Working Paper Number
Commodity prices are important both as a source of shocks and for the propagation of shocks originating elsewhere in the economy. Many vector autoregression (VAR) studies estimate a gradual response of commodity prices to monetary policy shocks. Exploiting information in high-frequency financial market data, and using the methods of Rigobon and Sack (2004) I find that a 10 basis point surprise change in interest rates causes commodity prices to fall immediately by about 0.5%. This is about two-thirds of the estimated response of the S&P500, and about five times larger than the response in a VAR 12 months after the shock. Metals prices tend to respond more than agricultural commodities. The point estimate for oil prices is similar to other commodities, but is estimated imprecisely.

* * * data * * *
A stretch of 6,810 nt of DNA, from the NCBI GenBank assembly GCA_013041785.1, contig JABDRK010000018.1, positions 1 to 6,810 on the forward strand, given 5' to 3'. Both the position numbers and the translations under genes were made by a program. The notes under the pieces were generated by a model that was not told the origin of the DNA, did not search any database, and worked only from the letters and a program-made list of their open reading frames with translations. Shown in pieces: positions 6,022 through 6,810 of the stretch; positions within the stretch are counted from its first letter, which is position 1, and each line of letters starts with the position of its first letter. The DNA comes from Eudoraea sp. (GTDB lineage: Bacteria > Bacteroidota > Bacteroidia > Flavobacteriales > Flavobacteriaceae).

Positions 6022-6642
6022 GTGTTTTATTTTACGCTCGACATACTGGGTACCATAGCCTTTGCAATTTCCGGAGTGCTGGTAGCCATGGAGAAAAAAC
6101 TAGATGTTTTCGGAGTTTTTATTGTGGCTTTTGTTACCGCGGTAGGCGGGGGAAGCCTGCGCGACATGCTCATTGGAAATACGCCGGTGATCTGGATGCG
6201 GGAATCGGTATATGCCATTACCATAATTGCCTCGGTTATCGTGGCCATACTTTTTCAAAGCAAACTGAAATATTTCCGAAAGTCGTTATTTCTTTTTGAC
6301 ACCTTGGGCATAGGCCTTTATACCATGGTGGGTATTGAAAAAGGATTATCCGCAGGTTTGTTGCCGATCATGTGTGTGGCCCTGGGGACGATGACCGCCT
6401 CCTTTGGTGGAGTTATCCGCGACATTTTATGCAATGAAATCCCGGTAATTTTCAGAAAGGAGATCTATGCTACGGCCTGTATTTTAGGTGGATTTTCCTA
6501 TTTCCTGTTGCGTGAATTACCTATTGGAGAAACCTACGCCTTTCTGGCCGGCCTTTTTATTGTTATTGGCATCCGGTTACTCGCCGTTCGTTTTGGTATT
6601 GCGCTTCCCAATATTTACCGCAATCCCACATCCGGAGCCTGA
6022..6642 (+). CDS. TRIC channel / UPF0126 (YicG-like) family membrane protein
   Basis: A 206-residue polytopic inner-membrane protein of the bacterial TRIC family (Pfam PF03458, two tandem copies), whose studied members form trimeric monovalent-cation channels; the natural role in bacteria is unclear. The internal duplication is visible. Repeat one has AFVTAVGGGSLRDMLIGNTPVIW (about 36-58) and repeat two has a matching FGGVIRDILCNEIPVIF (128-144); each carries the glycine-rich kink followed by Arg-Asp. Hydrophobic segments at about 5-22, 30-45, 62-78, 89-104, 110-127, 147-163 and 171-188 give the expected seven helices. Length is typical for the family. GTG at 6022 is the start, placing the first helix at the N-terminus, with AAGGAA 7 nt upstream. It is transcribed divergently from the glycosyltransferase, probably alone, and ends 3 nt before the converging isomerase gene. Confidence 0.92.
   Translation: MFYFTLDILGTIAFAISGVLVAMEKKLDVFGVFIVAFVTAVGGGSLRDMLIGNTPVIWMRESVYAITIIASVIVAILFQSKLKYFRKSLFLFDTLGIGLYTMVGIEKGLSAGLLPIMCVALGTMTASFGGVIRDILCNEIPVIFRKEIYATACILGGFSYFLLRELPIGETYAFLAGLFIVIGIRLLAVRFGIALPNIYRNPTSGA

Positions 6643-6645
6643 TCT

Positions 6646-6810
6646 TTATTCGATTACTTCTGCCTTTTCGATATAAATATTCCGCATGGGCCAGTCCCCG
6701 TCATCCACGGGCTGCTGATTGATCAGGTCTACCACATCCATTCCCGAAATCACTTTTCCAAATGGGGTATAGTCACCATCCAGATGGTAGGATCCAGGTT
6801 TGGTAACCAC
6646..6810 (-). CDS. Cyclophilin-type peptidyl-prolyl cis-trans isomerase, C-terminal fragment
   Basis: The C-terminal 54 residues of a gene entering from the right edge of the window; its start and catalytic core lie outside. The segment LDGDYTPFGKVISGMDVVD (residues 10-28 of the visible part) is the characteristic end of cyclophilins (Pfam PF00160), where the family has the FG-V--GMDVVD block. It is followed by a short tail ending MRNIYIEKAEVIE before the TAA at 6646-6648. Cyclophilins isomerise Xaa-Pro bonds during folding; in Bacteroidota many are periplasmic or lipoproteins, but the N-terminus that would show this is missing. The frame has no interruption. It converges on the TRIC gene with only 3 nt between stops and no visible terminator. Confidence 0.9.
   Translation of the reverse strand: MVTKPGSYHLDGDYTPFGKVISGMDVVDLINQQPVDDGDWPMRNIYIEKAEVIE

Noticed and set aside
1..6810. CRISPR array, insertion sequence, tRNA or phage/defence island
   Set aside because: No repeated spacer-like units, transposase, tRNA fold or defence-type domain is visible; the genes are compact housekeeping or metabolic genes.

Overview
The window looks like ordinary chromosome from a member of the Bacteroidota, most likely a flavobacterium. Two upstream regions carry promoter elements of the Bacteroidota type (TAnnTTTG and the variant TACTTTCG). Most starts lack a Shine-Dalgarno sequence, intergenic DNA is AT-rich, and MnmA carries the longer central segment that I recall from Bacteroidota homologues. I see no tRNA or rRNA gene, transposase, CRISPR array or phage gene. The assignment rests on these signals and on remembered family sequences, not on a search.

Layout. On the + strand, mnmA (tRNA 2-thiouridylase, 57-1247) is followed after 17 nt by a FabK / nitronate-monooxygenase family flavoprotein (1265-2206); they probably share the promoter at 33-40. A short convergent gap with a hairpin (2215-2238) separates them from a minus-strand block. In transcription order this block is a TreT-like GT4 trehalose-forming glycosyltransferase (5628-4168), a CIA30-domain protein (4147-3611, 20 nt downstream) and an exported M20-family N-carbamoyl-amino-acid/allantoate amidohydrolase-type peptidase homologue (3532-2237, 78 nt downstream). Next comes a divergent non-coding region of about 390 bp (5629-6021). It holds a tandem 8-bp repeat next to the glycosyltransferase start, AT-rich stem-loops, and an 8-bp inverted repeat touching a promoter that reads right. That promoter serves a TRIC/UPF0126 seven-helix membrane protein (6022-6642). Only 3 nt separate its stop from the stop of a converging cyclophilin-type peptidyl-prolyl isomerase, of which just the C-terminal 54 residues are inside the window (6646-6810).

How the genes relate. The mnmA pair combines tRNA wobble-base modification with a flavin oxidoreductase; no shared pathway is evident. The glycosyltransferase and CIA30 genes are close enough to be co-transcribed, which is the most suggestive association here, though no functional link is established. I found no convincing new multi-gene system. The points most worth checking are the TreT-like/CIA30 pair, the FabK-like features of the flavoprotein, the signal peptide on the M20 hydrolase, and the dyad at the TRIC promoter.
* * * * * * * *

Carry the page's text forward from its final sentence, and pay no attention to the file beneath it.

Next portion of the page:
This work has benefited from comments from Emily Conover, Ed Gamber, Chad Jones, Yuriy Gorodnichenko, Roisin O'Sullivan, Ann Owen, Christina Romer, David Romer, Nicole Simpson, Julie Smith, Chad Sparber, and Marc Tomljanovich. Thanks also to RC Research for providing futures data.
Scrimgeour, Dean, "Commodity Price Responses to Monetary Policy Surprises" (2010). Economics Faculty Working Papers. 11.